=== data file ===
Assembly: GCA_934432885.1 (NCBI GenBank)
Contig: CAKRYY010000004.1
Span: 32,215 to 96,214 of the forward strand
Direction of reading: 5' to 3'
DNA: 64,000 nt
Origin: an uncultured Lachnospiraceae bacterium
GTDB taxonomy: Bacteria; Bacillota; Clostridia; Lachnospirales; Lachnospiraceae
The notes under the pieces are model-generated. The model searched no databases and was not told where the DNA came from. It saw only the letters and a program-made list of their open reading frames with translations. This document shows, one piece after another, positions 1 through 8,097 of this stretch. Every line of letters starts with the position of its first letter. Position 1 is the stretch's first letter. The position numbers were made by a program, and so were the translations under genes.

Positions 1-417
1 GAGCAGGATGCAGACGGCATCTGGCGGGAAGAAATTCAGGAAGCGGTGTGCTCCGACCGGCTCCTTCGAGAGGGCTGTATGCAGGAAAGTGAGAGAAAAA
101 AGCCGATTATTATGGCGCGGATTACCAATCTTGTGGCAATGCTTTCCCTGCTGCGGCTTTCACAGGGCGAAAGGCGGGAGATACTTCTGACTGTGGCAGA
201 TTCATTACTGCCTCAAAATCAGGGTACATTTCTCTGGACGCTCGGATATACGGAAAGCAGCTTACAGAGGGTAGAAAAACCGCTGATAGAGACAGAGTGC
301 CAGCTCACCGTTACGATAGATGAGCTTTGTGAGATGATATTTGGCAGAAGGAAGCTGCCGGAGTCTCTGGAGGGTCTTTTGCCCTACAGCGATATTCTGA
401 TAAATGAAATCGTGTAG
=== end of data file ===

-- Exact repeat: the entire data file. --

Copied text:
Assembly: GCA_934432885.1 (NCBI GenBank)
Contig: CAKRYY010000004.1
Span: 32,215 to 96,214 of the forward strand
Direction of reading: 5' to 3'
DNA: 64,000 nt
Origin: an uncultured Lachnospiraceae bacterium
GTDB taxonomy: Bacteria; Bacillota; Clostridia; Lachnospirales; Lachnospiraceae
The notes under the pieces are model-generated. The model searched no databases and was not told where the DNA came from. It saw only the letters and a program-made list of their open reading frames with translations. This document shows, one piece after another, positions 1 through 8,097 of this stretch. Every line of letters starts with the position of its first letter. Position 1 is the stretch's first letter. The position numbers were made by a program, and so were the translations under genes.

Positions 1-417
1 GAGCAGGATGCAGACGGCATCTGGCGGGAAGAAATTCAGGAAGCGGTGTGCTCCGACCGGCTCCTTCGAGAGGGCTGTATGCAGGAAAGTGAGAGAAAAA
101 AGCCGATTATTATGGCGCGGATTACCAATCTTGTGGCAATGCTTTCCCTGCTGCGGCTTTCACAGGGCGAAAGGCGGGAGATACTTCTGACTGTGGCAGA
201 TTCATTACTGCCTCAAAATCAGGGTACATTTCTCTGGACGCTCGGATATACGGAAAGCAGCTTACAGAGGGTAGAAAAACCGCTGATAGAGACAGAGTGC
301 CAGCTCACCGTTACGATAGATGAGCTTTGTGAGATGATATTTGGCAGAAGGAAGCTGCCGGAGTCTCTGGAGGGTCTTTTGCCCTACAGCGATATTCTGA
401 TAAATGAAATCGTGTAG